Cash Fixed Income Stocks The « dreamer »
0,85%* 1,15%* 9,00%** 20,00%
500$ / month 500$ / month 500$ / month 500$ / month
After 40 years After 40 years After 40 years After 40 years
$285,998.91 $304,703.16 $2,122,377.00 $48,602,335.00

* Returns as of June 25, 2020
** S&P500 historical return (Shiller)

For a total investment of $ 240,000 ($ 500 per month for 40 years), cash is $ 285,998.91, while fixed income is $ 304,703.16 and stocks are $ 2,122,377.00. Although these are expected returns, one can easily see the magnitude of the difference between each result.

To put things in perspective, we did the same exercise with a 20% rate, which we called the “dreamer”. With a result of $ 48,602,335, it can be seen that achieving this kind of return every year over the long term is unrealistic.

We therefore believe that it is important to invest your savings in stocks in order to be able to achieve the desired objectives. However, always consider "when am I going to need the money"? According to Shiller's study, the stock market (S&P500) has never experienced a negative return after 16 years, including the great depression! There is therefore no "rational" reason to invest an amount that we will need in over 16 years elsewhere than on the stock market.

Since the initial matrix talks about the amounts that need to be invested in anticipation of retirement, therefore in the long term, we consider it logical to invest in stocks.

Why should you take your retirement into your own hands?

  • There are fewer and fewer companies offering pension funds.
  • We should not rely on government programs because with the level of government debt which is only increasing and with the aging of the population, we cannot be sure of the amounts of money that will be available in the future.
  • We have not taken into consideration other retirement benefits (such as the QPP and the OAS) to give people a general idea of the savings efforts you need to make to reach a certain level of income by themselves.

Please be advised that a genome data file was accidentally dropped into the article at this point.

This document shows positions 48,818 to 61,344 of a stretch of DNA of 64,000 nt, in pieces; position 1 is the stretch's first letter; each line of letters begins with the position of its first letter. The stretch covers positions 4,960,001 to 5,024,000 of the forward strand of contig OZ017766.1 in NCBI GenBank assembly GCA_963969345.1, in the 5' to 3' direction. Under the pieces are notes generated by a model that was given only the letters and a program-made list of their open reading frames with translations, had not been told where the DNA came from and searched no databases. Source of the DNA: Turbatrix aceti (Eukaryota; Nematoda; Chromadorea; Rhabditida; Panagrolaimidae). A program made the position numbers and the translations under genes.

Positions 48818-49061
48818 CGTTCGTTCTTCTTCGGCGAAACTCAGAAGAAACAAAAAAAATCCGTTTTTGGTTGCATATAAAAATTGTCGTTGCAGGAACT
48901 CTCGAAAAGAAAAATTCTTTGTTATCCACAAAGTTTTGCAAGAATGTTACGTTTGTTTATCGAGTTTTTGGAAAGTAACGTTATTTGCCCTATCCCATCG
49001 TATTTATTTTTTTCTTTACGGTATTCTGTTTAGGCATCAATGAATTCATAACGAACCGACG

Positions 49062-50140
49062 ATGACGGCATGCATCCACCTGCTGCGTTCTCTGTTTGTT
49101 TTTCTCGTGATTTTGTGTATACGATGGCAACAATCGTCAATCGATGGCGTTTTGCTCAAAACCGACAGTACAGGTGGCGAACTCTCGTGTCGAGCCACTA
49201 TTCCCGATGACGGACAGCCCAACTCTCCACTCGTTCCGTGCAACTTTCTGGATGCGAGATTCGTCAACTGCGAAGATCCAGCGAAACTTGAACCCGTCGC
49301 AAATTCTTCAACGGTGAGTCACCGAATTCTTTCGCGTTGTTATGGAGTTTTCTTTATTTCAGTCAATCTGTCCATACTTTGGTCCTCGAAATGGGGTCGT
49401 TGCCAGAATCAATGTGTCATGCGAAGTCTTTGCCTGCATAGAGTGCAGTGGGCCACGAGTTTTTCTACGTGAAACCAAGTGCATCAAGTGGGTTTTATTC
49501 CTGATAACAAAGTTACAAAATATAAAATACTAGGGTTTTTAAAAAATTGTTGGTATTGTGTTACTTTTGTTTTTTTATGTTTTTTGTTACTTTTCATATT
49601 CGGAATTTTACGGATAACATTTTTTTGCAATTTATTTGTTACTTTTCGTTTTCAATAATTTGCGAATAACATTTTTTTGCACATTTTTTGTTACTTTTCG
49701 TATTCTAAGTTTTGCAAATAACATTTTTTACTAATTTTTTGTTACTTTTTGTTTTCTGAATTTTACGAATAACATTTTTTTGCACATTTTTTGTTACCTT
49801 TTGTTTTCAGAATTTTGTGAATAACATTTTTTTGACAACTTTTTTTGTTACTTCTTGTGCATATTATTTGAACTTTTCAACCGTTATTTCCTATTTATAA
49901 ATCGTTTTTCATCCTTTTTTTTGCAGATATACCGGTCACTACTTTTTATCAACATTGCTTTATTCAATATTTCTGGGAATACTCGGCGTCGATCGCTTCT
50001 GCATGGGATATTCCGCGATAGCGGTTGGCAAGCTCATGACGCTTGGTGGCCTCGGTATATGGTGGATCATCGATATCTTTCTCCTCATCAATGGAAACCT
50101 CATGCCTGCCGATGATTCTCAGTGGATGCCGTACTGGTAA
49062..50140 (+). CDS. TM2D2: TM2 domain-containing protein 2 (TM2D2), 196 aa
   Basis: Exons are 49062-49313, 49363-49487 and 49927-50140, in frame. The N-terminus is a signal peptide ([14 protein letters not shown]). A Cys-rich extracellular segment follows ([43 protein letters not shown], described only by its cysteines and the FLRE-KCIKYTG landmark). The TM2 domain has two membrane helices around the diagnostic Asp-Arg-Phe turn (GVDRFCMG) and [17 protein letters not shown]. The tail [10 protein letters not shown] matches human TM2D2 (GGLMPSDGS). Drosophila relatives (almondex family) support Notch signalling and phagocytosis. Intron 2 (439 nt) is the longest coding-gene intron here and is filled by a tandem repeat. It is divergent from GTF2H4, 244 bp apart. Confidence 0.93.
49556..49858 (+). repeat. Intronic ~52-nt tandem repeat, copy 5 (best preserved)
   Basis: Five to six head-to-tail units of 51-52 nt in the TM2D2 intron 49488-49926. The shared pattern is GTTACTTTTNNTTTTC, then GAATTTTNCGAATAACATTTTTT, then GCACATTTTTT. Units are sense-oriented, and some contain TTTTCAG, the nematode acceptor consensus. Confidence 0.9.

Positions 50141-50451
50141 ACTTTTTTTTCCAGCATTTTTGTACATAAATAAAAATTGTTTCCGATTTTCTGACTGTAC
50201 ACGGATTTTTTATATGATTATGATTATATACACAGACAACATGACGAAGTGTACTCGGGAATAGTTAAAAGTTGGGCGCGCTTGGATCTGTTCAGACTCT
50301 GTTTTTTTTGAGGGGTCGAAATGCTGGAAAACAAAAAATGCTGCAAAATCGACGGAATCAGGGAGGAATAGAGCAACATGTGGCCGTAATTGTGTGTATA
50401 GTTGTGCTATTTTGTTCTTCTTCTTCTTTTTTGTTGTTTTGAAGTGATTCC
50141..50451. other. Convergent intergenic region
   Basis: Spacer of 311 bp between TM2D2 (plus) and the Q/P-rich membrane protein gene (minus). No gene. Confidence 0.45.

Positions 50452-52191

Disclaimer

Information in this article is from sources believed to be reliable; however, we cannot represent that it is accurate or complete. It is provided as a general source of information and should not be considered personal investment advice or solicitation to buy or sell securities. The views are those of the author, Marc-André Turcot, and not necessarily those of Raymond James Investment Counsel Ltd. Investors considering any investment strategy should consult with their investment advisor to ensure that it is suitable for the investor’s circumstances and risk tolerance before making any investment decision.


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What is financial planning?

Financial planning is used to answer the question “Am I well aligned for my short and long term goals?”. It reduces stress while serving as a guide for portfolio management.

Learn more

An Introduction to Our Income Strategy

Are you looking for income? We may have just the solution for you! Introducing the Demos Income Strategy, our newest investment strategy focused on recurrent income generation.

Learn more

What kind of investment returns can we expect on fixed income and stocks as of September 15, 2020?

To be realistic, we should expect over the next few years an annual return of around 1% from fixed income securities and an average annual return of between 4% and 5% from equities with a probable marked drop in their value in the short or medium term.

Learn more

Contact us

We are there to listen, inform and help you.

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To secure your future and your family's

Contact Us for More Information

To secure your future and your family's

Demos Family Wealth Management
107-65 St-Paul Street West
Montréal QC H2Y 3S5
Marc-André Turcot, CFA, F.Pl
Portfolio Manager
Raymond James Investment Counsel Ltd.

[email protected]
Phone: 514-543-6531